Sri Lanka conflict beckons India to help
Both the Tamil Tigers and the Sri Lankan government are making overtures to their large neighbor to mediate.
NEW DELHI — As Sri Lanka slides back into its long ethnic conflict, and with a Norwegian-brokered peace process stuck in neutral, both the Tamil Tiger separatists and the Sri Lankan government are making overtures to regional power India to get involved – and preferably on their side.
Extending an olive branch on an Indian news channel, Sri Lankan President Mahinda Rajapakse invited the Tamil Tigers Tuesday for talks to "discuss what they want." He was willing to give the rebels an "outline" for peace, he said.
The Tigers, meanwhile, have been trying to mend fences with Delhi. In late June, a top negotiator for the Liberation Tigers of Tamil Eelam (LTTE) said that the Tigers "regretted" the 1991 assassination of former Indian Prime Minister Rajiv Gandhi. The LTTE has always denied involvement in the killing of Mr. Gandhi, who was instrumental in sending Indian peacekeepers to Sri Lanka in 1987. That expedition proved bloody: More than 5,000 Tamils were killed and India lost 1,200 of its soldiers.
Having burned its fingers badly, India has steered clear of the conflict ever since, even remaining outside the peace process begun in 2002. But as that effort sputters, and India's diplomatic credibility has risen following its efforts in Nepal, many regional observers argue it is time for India to bury its version of "Vietnam Syndrome" and take a more active role in preserving regional peace and stability in South Asia.
"Given India's dominance in the region, India's intervention could make a world of difference," says Paikiasothy Saravanamuttu, the director of the Centre for Policy Alternatives in Sri Lanka's capital, Colombo.
A successful intervention would not necessarily mean using the military, he says. Rather, India could use its prominent stature in South Asia, he says, to put diplomatic pressure to bring both sides back to the negotiating table.
Such an effort is made easier by the Sri Lankan government's apparent eagerness for help. On visits to Delhi by President Rajapakse late last year and the Sri Lankan foreign minister in early May, both men aimed to persuade their "closest neighbor" to get involved in the peace process. Their overtures, however, received a tepid response from Indian officials.
"India should ensure equal rights of the Tamils in Sri Lanka, as they still do not have access to justice and equality. The Sri Lankan government has successfully swept the rights of the Tamils under the carpet of LTTE brutality," says Suhas Chakma, the director of the Asian Centre for Human Rights in New Delhi. "Also, India should [use its clout in the region to] advocate strict enforcement of the cease-fire agreements."
India's deft diplomatic efforts in Nepal could serve as a model. The leader of Nepal's Maoist rebels, Prachanda, recently applauded India's role in encouraging his armed group to engage in peace talks with that country's political parties. The resulting deal allowed the two groups to join forces during street protests in April. India then interceded directly with King Gyanendra to relinquish power to end the standoff, ushering in a return to democracy in Nepal.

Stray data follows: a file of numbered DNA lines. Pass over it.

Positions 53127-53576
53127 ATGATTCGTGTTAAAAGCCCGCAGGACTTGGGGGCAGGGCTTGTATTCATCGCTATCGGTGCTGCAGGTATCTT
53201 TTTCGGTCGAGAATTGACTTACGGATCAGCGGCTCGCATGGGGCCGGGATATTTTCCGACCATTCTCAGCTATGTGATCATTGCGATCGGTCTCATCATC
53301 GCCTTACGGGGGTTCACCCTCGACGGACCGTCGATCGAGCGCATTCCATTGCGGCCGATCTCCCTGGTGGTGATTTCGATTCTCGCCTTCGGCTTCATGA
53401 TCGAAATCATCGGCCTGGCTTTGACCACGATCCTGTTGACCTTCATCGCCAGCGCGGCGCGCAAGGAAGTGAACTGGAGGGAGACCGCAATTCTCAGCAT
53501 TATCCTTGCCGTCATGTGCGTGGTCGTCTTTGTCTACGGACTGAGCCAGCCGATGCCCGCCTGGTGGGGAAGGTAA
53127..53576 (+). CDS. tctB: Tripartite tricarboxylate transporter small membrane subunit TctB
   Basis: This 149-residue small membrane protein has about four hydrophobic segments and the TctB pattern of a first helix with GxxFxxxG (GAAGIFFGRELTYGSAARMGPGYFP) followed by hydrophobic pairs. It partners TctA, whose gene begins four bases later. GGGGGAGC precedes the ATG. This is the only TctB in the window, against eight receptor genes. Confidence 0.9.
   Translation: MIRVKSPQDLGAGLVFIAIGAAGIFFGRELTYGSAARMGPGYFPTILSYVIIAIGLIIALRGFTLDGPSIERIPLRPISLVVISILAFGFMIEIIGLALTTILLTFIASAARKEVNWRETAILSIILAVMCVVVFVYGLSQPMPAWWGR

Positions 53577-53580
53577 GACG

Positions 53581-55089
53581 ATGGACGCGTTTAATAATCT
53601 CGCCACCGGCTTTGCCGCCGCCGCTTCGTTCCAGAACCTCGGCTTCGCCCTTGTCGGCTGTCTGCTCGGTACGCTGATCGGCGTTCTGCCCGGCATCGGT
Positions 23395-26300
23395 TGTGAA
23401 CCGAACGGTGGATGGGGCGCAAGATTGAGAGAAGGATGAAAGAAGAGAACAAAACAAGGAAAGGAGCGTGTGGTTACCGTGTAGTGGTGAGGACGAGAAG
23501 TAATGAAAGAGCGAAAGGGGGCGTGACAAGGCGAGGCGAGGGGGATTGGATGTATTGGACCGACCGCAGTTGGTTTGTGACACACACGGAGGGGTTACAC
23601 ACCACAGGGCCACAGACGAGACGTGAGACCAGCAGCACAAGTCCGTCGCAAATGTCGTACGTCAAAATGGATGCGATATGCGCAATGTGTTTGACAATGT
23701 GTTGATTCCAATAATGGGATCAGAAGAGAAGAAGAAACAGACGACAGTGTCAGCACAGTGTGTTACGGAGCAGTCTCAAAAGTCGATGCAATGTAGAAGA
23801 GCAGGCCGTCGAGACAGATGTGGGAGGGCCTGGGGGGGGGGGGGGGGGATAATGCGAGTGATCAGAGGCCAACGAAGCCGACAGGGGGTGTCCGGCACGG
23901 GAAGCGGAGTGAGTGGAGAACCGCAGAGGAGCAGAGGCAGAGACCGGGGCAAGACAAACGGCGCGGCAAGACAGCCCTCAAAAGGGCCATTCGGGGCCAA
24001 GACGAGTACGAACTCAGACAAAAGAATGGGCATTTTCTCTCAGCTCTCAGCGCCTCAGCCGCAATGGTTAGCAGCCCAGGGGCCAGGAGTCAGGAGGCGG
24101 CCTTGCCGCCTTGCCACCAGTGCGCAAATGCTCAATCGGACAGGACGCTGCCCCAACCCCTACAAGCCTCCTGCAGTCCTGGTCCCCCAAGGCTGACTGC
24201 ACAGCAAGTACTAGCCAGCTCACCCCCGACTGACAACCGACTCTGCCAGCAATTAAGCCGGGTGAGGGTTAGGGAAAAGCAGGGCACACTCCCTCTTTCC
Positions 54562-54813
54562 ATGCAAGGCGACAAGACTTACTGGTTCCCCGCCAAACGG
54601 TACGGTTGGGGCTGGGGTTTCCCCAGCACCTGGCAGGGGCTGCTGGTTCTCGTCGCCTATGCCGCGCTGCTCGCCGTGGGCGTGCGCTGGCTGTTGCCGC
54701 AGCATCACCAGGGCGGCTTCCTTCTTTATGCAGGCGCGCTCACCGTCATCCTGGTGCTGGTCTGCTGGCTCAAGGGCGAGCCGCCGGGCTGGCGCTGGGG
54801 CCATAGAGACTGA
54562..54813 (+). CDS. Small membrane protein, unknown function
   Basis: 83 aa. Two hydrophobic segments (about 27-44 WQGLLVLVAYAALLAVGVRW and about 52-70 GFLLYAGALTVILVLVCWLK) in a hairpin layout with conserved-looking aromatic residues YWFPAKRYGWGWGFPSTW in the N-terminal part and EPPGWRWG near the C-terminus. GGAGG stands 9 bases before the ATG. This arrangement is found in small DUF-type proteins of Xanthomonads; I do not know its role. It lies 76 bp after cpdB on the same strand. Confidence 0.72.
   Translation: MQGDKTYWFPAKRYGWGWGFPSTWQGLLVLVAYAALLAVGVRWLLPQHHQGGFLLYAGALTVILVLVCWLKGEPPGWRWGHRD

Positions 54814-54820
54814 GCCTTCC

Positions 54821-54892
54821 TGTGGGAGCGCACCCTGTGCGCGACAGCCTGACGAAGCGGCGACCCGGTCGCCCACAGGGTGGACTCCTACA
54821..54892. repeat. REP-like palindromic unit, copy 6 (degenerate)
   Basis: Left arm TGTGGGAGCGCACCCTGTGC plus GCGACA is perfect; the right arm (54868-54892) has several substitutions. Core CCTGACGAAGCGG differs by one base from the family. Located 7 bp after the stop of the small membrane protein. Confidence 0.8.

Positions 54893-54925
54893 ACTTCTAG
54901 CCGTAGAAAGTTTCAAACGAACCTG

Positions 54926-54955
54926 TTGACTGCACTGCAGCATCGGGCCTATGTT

However, some analysts caution that India's Nepal success story could be hard to replicate in Sri Lanka. Delhi's official stance has been to support a negotiated political settlement based on devolution of power, acceptable to all sections of Sri Lankan society, in an undivided Sri Lanka. But India may find it difficult to achieve the necessary impartiality as a primary mediator.
"First, the proscription of the LTTE in India after its involvement in a suicide assassination of former Indian Prime Minister Rajiv Gandhi makes it legally impossible for India to participate in the peace talks," says Shylashri Shankar, a research fellow at the Centre for Policy Research in New Delhi.
"Second, even if this legal aspect is ironed out, sections within the Indian policy establishment are opposed to any negotiations with the LTTE on the ground that it is the root cause of strife, and cannot be part of any solution. They feel that India will burn itself again."
But other analysts say South Asian security challenges demand India's intervention – not just because its stature has grown on the world stage, but also because it has immediate repercussions on India's soil as well.
Recent violence in the island nation has claimed up to 700 lives and more than 60,000 people have been killed since the Tigers began their fight for an independent state in the 1970s.
As the crisis in Sri Lanka deepens, more than 3,500 Tamil refugees from Sri Lanka are streaming into the Indian state of Tamil Nadu, and the numbers are rising. Tamil Nadu is home to more than 60 million ethnic Tamils as well as political factions that express solidarity with Tamils in Sri Lanka. Several pro-LTTE demonstrations have already taken place in Tamil Nadu, demanding urgent Indian intervention.
"India can no longer afford to have a hands-off policy regarding its neighborhood," says C. Raja Mohan, the strategic affairs editor of The Indian Express, a national daily.
Nepal and Sri Lanka aren't the only countries in the region demanding India's attention, Mr. Mohan says. Political violence is on the rise in Bangladesh, a nation that India helped to create through a military intervention in 1971. India will also have to weigh in carefully on the incipient debate surrounding a possible restoration of democracy next year in archrival Pakistan.
"In the past, India has tended to vacillate between unilateral intervention and a do-nothing policy," he says. "In the future, it must make its regional interventions smarter and more multilateral."